We have recently worked on coronavirus (CoVs) infection and the interrelationship of these viruses with the autophagy machinery in partnership with the laboratory of Xander de Haan (Virology Division, Utrecht University, the Netherlands) and that of Maurizio Molinari (Institute of Biomedical Research, Bellinzona, Switzerland). CoV are positive-stranded RNA viruses, the relevance of which has considerably increased due to the recent emerging of the SARS-CoV. Once inside the host cell, they induce the formation of double-membrane vesicles (DMVs) on the surface of which they anchor their RNA transcription/replication complexes. These DMVs resemble autophagosomes and it has been suggested that genes involved in autophagy could play a role in DMV formation. Using the mouse hepatitis virus (MHV) as a model for the CoV infection cycle, we have found that MHV-induced DMVs are associated with the non-lipidated form of LC3/Atg8, a protein involved in autophagy . Although LC3 depletion blocks DMV formation and severely impairs MHV replication, the autophagy machinery is not required for MHV infection. The ER-associated degradation (ERAD) tuning mediates the rapid turnover of chaperones such as EDEM1 and OS-9 by transporting them to the lysosome through vesicles also coated with non-lipidated LC3. We have discovered that during MHV infection, EDEM1 and OS-9 are inside the DMVs and fail to be degraded . Our data have revealed the cellular pathway hijacked by CoV, e.g. the ERAD tuning, and this discovery has opened new therapeutic avenue for the treatment of infections caused by this family of viruses. We are currently trying to identify the MHV proteins that induce DMVs formation and determine with which ERAD tuning components they interact by using biochemical and cell biological approaches . Our investigations are providing an alternative strategy to elucidate fundamental aspects of the mechanism of DMV formation but also isolate components of the ERAD tuning, the mechanism of which remains largely unknown.
This, however, is not the only aspect of CoV infection that we have investigated. In particular, by performing a time-course experiment in which the MHV-induced membrane rearrangements were examined qualitatively and quantitatively by (immuno)-electron microscopy, we have unveiled and characterized at the ultrastructural level the subcellular manipulations implemented by CoV in order to efficiently replicate and assemble in host cells . With our approach we were able to confirm the appearance of 6, previously reported, membranous structures during the course of a complete infection cycle. These structures include the DMVs, convoluted membranes (CMs) and virions but also the more enigmatic large virion-containing vacuoles (LVCVs), tubular bodies (TBs) and cubic membrane structures (CMSs) (Figure 3). We have characterized the LVCVs, TBs and CMSs, and found that the CoV-induced structures appear in a strict order. By combining these data with quantitative analyses on viral RNA, protein synthesis and virion release, this study generates an integrated molecular and ultrastructural overview of CoV infection . In particular, it provides insights in the role of each CoV-induced structure and reveals that LVCVs are ERGIC/Golgi compartments that expand to accommodate an increasing production of viral particles. We are currently working on other aspects of CoV life cycle, in particular on the mechanism used by these viruses to generate their replicative DMVs.
Figure 3. Ultrastructure of membranous structures induced by MHV in host cells . HeLa-CEACAM1a cells inoculated with MHV-A59 were fixed at 8h p.i. and processed for conventional electron microscopy. (A, B) DMVs are cytoplasmic double-membrane vesicles (arrows) that frequently possess an invagination. DMVs are often found clustered together in close proximity of a small network of membranes, the CMs (arrowheads). The inset in panel B shows a magnification of two DMVs to highlight the two lipid bilayers characterizing these vesicles. (C) Newly made virions (arrows) present in the lumen of the Golgi complex. (D) LVCVs are large circular organelles with a diameter of approximately 450-750 nm that contain numerous virions in their interior. In addition, viral particles can be observed that are assembling at the limiting membrane of this structure by invagination and successive pinching off (arrows). (E) The TBs (arrow) are ball of wool-like membranous rearrangements with a diameter of approximately 300-650 nm that appear to be continuous with the ER. (F) CMSs are extended (up to 850 nm in length), geometrical and highly organized conformations, which are often seen connected to a swollen ER (arrowhead). ER, endoplasmic reticulum; G, Golgi complex; M, mitochondria; PM, plasma membrane; L, lysosome. White bar, 500 nm; black bar, 200 nm.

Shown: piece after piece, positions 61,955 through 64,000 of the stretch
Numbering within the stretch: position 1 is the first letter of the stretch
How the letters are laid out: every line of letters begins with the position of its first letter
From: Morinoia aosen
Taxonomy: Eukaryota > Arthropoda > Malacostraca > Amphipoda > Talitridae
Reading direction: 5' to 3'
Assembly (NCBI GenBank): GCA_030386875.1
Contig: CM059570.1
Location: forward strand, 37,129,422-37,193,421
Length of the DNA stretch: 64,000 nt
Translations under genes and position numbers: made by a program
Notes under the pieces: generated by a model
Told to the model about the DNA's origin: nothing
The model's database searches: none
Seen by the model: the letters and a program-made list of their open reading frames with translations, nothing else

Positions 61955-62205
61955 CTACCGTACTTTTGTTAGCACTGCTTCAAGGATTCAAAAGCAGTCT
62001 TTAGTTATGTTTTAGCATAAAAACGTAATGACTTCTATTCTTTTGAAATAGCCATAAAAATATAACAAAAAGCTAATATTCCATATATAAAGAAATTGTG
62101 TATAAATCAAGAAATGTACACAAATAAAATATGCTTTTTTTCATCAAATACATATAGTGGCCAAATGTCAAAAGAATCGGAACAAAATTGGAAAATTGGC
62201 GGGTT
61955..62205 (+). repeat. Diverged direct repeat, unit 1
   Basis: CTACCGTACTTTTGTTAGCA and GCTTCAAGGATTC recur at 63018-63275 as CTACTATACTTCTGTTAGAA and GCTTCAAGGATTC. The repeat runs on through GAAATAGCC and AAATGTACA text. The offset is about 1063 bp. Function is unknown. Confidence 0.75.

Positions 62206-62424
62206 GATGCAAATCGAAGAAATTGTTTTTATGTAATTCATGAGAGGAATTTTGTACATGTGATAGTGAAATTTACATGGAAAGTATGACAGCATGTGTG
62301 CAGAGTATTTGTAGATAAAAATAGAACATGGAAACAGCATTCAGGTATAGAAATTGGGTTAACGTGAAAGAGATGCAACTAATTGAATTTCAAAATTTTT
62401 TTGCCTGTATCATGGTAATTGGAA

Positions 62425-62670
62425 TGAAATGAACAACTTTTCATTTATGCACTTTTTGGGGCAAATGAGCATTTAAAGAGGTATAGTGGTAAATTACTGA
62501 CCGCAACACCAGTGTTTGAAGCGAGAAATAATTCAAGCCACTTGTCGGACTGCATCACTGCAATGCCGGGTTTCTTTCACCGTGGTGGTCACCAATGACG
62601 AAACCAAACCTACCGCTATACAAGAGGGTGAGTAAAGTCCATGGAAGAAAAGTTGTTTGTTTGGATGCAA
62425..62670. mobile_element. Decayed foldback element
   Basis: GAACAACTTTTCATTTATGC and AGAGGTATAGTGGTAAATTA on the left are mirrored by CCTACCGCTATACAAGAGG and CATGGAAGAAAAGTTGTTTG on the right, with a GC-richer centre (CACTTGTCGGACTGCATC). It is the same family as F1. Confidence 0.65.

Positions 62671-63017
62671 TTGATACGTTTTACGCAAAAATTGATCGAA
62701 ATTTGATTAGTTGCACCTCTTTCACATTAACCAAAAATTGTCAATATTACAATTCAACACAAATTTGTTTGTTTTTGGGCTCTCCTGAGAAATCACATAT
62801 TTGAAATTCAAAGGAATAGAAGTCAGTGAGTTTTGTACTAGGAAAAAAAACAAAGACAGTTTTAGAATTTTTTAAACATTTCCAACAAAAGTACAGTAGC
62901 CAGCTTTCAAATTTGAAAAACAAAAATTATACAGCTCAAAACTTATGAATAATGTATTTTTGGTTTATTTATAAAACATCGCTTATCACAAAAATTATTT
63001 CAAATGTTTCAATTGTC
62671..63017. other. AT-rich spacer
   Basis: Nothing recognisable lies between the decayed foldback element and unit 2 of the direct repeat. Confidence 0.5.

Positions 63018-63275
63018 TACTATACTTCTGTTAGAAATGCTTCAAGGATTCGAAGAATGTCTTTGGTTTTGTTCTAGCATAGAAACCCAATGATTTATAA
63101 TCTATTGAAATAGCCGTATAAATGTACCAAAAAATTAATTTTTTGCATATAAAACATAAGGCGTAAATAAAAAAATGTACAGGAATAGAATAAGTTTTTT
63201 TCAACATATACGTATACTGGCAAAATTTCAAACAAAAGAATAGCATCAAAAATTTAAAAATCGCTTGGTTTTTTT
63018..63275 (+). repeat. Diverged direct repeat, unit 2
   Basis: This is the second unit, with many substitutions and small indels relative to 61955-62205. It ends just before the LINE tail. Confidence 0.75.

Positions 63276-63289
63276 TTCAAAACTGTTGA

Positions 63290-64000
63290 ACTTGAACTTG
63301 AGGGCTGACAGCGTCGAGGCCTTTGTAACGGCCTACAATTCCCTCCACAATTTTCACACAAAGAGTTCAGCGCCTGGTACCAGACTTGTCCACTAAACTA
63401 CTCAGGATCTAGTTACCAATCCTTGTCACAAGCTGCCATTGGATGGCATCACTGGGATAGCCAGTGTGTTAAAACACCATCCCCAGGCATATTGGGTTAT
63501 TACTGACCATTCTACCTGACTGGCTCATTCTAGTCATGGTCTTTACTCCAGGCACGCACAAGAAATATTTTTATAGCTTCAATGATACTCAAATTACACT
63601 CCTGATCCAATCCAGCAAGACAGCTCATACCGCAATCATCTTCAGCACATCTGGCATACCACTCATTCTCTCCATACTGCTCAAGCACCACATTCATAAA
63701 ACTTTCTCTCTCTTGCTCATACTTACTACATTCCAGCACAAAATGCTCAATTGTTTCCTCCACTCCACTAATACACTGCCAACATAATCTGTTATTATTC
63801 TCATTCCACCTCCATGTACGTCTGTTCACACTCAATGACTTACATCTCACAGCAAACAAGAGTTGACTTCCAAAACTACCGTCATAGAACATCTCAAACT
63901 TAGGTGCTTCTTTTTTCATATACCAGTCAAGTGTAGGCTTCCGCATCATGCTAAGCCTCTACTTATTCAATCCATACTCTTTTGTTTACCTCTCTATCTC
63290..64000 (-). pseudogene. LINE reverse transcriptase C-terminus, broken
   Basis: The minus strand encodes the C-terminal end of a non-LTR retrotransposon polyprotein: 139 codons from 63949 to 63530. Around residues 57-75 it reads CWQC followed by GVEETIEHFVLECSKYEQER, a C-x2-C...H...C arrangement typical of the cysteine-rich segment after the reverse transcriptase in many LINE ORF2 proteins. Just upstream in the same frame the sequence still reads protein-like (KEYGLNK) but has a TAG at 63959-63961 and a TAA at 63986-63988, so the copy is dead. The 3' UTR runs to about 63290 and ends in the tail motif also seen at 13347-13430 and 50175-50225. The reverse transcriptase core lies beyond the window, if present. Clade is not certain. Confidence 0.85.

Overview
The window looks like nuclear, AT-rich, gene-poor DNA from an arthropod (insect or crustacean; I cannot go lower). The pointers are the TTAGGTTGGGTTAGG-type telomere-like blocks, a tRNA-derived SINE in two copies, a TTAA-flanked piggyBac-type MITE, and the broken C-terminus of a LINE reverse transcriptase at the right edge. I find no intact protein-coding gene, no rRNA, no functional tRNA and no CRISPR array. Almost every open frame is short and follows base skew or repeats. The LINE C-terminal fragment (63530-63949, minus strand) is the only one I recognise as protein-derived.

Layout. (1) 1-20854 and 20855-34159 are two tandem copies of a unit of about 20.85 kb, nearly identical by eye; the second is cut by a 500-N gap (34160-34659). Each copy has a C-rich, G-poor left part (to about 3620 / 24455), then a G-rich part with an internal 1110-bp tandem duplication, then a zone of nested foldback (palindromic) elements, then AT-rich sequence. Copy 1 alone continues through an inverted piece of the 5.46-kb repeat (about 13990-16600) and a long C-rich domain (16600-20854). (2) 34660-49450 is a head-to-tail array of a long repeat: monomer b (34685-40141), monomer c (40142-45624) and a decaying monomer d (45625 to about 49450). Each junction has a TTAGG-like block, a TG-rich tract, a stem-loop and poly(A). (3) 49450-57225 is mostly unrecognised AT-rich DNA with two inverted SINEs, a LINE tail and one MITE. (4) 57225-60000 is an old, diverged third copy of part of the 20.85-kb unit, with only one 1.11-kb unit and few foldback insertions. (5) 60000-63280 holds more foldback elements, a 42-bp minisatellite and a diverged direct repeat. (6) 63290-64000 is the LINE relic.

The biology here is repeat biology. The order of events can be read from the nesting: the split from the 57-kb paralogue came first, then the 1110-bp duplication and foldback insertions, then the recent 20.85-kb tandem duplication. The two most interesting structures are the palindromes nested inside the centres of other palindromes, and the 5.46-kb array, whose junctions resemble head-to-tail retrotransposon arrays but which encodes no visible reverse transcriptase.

Griffith J, Mari M, De Mazière A, Reggiori F (2008), A cryosectioning procedure for the ultrastructural analysis and the immunogold labelling of yeast S. cerevisiae, Traffic, 9, 1060-1072.
 Mari M, Griffith J, Rieter E, Krishnappa L, Klionsky DJ, Reggiori F (2010), An Atg9-containing compartment that functions in the early steps of autophagosome biogenesis, J Cell Biol, 190, 1005-1022.
 Mari M, Reggiori F (2010), Atg9 reservoirs, a new organelle of the yeast endomembrane system? Autophagy, 6, 1221-1223.
 van der Vaart A, Griffith J, Reggiori F (2010), Exit from the Golgi is required for the expansion of the autophagosomal phagophore in the yeast Saccharomyces cerevisiae, Mol Biol Cell, 21, 2270–2284.
 van der Vaart A, Reggiori F (2010), The Golgi complex as a source for yeast autophagosomal membranes, Autophagy, 6, 800-801.
 Reggiori F, Monastyrska I, Verheije MH, Calì' T, Ulasli M, Bianchi S, Bernasconi R, de Haan CAM, Molinari M (2010), Coronaviruses hijack LC3-I-positive EDEMosome membranes for replication, Cell Host Microbe, 7, 500-508.
 de Haan CAM, Molinari M, Reggiori F (2010), Autophagy-independent LC3 function in vesicular traffic, Autophagy, 6, 994-996.
 Ulasli M, Verheije MH, de Haan CAM, Reggiori F (2010), Qualitative and quantitative ultrastructural analysis of the membrane rearrangements induced by coronavirus, Cell Microbiol, 12, 844-861.